PURPOSE: To investigate quality of life (QOL) and associated factors in centenarians, we conducted a visitation interview survey for all male and one half of the female centenarians living in Japan, and studied QOL, lifestyle and health status. METHODS: All the male centenarians and a randomly-sampled half of the female centenarians living in Japan were included in the study based on the National Census. Finally, 556 male and 1341 female centenarians participated in the present visitation interview survey and were studied using a structured questionnaire. QOL was assessed from 3 aspects; activities of daily life (ADL), cognitive function (CF) and mental health (MH). RESULTS: Individuals having superior ADL accounted for 30.9% of the male and 13.6% of the female centenarians, those with superior CF were 58.1% and 35.6%, respectively, and those with superior MH were 39.2% and 26.8%, providing evidence that superior QOL was more dominant in males than in females. There were no effects of residential areas (north, east, middle, west, southwest and south of Japan) on the prevalence of ADL, CF and MH. Multiple logistic regression analyses conducted independently, for ADL, CF and MH as dependent valuables revealed that habitual exercise, less decline in visual ability and preservation of masticating ability were associated with better results for these 3 aspects of male centenarians' QOL, and that habitual exercise, less decline in visual ability, spontaneous awakening in the morning, good appetite and having cohabitating family members were associated with superior QOL in the females, suggesting that more factors are operating in the latter. CONCLUSIONS: Several lifestyle factors were found to be associated with preservation of QOL in centenarians in Japan. These results should facilitate establishing a public health and welfare policy for the most senior citizens, a group that has been increasing in Japan.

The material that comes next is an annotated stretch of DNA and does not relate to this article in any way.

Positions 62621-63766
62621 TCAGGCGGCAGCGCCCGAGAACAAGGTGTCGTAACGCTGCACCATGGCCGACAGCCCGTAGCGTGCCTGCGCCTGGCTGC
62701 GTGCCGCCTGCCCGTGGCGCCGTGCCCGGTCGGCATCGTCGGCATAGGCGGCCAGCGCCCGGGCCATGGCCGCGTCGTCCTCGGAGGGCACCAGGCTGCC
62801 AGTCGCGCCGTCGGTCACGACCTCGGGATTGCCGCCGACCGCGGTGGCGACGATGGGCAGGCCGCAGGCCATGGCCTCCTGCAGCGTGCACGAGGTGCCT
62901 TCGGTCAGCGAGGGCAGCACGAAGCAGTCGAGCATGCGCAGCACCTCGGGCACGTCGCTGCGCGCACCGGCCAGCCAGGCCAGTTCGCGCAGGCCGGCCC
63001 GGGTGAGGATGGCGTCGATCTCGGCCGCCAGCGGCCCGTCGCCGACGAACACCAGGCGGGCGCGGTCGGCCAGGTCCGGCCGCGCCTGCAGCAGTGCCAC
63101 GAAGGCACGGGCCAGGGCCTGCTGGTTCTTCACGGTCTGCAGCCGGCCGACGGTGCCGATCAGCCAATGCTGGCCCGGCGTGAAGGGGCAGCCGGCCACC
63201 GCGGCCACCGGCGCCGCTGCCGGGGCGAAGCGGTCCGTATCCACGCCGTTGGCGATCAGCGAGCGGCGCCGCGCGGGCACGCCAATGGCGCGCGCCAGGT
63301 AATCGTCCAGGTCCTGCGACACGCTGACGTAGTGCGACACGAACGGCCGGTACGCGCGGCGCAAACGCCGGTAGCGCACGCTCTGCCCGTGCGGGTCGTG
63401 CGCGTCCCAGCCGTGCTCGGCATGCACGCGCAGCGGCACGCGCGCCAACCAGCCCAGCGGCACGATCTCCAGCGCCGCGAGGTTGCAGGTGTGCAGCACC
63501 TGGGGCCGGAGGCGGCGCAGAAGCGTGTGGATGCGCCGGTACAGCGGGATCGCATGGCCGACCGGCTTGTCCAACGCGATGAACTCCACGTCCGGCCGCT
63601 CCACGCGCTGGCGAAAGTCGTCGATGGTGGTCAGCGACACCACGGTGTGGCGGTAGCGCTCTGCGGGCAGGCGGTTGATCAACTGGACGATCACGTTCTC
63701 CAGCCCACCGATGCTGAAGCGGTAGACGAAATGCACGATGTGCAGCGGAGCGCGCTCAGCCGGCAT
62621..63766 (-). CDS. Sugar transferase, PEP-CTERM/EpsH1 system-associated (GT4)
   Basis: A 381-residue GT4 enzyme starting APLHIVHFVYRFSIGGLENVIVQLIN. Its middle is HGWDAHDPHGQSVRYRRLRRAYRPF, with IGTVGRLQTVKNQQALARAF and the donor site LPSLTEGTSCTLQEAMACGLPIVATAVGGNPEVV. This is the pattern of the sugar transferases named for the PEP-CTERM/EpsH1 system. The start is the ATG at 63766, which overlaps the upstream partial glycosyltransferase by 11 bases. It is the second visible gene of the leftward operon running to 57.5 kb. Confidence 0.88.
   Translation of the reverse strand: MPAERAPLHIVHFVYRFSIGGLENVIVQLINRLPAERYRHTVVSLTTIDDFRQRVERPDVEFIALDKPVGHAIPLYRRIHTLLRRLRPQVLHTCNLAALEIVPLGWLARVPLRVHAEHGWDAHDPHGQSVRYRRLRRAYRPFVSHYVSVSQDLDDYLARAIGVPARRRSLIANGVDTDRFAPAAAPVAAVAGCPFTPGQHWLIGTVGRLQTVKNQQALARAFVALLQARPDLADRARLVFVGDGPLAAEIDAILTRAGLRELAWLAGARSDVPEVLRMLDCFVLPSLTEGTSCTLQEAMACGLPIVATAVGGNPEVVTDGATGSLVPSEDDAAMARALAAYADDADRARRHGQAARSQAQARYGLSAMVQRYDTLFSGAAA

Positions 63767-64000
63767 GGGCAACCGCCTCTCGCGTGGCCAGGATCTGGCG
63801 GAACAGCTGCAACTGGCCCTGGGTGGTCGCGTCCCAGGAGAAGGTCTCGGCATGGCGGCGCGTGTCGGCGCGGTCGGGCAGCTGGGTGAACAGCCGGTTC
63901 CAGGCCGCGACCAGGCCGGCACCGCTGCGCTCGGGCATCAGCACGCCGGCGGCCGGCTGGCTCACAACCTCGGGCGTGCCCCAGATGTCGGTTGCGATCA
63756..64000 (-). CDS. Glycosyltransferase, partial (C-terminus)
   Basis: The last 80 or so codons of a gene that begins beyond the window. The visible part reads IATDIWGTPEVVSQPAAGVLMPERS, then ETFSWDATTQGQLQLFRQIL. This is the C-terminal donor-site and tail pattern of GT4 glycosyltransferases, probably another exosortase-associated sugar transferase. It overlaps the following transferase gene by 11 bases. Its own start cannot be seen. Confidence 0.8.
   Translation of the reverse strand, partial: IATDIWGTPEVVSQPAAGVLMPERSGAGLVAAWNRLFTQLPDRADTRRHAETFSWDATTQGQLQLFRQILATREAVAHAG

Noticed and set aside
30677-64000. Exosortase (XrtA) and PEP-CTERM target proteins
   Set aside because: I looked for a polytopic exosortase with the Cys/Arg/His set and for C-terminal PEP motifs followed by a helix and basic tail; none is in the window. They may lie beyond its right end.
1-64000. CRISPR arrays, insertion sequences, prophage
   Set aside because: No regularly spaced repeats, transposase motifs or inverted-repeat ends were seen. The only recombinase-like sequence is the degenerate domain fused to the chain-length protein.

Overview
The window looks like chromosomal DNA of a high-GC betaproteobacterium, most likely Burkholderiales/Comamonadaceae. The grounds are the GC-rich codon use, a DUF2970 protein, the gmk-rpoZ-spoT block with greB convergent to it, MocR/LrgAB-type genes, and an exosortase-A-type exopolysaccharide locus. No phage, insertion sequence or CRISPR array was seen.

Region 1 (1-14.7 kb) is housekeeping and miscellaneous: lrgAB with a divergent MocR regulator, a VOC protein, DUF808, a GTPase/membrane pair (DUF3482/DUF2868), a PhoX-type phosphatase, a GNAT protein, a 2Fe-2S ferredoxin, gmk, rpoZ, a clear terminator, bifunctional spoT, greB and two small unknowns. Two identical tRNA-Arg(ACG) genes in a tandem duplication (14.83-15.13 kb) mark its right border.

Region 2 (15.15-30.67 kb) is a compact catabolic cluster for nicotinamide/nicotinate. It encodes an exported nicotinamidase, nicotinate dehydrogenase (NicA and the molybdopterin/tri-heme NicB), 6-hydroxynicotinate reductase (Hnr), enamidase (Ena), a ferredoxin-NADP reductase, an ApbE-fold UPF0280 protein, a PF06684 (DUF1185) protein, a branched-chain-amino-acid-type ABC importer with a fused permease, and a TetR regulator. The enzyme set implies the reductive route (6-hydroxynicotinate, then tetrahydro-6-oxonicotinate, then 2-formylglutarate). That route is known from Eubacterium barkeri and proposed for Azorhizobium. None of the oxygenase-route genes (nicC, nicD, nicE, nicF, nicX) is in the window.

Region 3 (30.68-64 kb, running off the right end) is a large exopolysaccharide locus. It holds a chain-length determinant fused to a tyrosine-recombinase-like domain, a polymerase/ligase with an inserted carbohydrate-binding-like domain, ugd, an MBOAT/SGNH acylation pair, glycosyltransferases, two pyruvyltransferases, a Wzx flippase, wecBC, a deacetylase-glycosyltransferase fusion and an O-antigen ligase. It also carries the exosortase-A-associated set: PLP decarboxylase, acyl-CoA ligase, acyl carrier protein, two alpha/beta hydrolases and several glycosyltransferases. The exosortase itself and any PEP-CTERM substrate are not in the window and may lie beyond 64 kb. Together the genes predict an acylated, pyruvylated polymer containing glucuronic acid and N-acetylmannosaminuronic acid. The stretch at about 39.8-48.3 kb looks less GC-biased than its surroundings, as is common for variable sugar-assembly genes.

|Number of pages||16|
|Journal||[Nippon kōshū eisei zasshi] Japanese journal of public health|
|Publication status||Published - 2003 Aug|
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